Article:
Instructional Design / Technical Writing

From 2010-2011, I worked as an Instructional Designer for Retail Services at the Macy's Credity & Customer service call centers. My team designed the training programs for all retail customer service agents serving,, Macy's Furniture & Bedding, and Bloomingdale's Furniture & Bedding.

Instructional design can mean a lot of things, but at Macy’s, they split us up into eLearning and ID. I was ID; that meant I wrote. The projects I worded belong to Macy’s, so I cannot provide samples. However, I can use this post to give a detailed outline of my experiences.

My main writing responsibilities:

  • Technical Writing - I planned, wrote, and laid out manuals explaining how to use Macy’s proprietary systems as well as third party software.
  • Communications - When a policy or procedure changed, those changes were communicated to the associates through an internal website. I researched, drafted and posted these changes.
To give you an idea of my workload, I was a part of a team of 5 that heavily edited the 600 page training manual over the course of 3 months. I heavily edited the 300 page Macy’s Furniture and Bedding new hire manual in 3 weeks to prepare for a sudden decision to onboard more people; afterwards, we partnered with Furniture and Bedding to rewrite the entire manual and training program from the ground up. Including research, feedback, drafts, editing, and layout, our team of 5 completed the rewrite in 6 months. However, due to turnover and promotions, the last two months of that project was handled by myself and my manager alone.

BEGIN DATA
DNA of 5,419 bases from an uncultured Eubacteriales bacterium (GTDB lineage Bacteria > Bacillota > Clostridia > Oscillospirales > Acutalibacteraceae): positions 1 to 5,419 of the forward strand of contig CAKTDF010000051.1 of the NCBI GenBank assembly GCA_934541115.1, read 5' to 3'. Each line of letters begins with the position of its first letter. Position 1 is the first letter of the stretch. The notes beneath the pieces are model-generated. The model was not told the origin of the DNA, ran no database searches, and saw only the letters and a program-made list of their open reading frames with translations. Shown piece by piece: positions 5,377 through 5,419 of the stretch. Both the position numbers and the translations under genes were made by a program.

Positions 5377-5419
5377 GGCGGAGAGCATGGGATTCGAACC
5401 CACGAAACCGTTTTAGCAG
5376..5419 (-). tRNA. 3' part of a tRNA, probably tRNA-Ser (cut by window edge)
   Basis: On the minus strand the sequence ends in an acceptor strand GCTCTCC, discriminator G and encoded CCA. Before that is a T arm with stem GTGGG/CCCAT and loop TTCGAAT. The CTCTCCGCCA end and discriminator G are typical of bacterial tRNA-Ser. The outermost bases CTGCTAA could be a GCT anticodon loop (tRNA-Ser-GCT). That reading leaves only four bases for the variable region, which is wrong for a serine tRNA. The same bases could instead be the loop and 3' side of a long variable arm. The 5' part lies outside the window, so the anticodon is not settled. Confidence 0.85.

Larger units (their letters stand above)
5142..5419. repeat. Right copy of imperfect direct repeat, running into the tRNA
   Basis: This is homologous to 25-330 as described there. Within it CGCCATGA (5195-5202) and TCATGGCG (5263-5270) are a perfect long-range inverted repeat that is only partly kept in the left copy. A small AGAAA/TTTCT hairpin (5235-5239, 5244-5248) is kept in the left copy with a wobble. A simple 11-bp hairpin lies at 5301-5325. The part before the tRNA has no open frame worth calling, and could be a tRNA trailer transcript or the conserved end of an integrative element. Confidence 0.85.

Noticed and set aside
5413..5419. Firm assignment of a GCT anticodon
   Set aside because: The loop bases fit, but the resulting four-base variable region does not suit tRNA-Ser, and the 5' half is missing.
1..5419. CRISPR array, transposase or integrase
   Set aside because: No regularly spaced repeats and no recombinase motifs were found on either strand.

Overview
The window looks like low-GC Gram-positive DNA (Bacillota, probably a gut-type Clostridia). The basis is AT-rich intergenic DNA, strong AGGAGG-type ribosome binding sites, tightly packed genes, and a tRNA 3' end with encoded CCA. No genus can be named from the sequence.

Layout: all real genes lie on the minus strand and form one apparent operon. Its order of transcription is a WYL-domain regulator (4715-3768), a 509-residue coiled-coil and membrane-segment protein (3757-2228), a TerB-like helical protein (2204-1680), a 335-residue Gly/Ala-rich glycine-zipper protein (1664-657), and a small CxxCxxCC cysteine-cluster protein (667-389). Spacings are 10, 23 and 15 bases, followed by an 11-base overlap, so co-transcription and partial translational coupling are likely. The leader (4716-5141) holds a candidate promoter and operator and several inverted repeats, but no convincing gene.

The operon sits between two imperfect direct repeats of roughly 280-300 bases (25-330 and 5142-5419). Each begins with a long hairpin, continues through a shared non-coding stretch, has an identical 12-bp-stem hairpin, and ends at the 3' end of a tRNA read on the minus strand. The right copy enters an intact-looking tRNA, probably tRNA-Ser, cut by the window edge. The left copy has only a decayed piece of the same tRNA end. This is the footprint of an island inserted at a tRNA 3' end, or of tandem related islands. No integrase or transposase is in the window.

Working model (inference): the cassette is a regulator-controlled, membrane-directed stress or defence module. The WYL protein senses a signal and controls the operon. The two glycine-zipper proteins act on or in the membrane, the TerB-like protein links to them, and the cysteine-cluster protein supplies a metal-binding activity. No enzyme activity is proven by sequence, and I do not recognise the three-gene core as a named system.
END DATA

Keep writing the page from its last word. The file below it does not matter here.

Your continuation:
The fastest turnaround I had was the launch of international shipping at and That launch required that 270 trainers, associates, leads and managers be trained in the third party software provided by our international shipping partner. In three weeks, I:
  1. Learned how to use the software,
  2. Researched the international order process,
  3. Researched the target audience for the training, and
  4. Wrote, revised, and laid out the manual.
The revision process included incorporating revisions from my manager, as well as feedback provided by the businesses. We followed up with the businesses post-launch, and the training program was a complete success. It is currently being updated to keep abreast of any software changes, but is otherwise unchanged.

All of this was done while keeping up with our communication workload.

Communications happened when the business changes a policy or the systems team updates an application. They would contact ID, and the manager would forward the request to a team member.

When I received a communication request, I would:
  1. Determine if it needed to be communicated to associates, and if so, to which group(s)
  2. Choose a method of communication (we had a short, twitter-feed like option, and a longer, blog post-like option)
  3. Draft the communication
  4. Send the communication to my manager and to business partners for review
  5. Incorporate edits
  6. Post to the internal website
  7. Notify leads and managers of the update
  8. Update any related training materials, if applicable
We averaged about 3 of these a week per team member. So, all told, I was often juggling 2 major projects, doing research for a third, and working on several small pieces at the same time.


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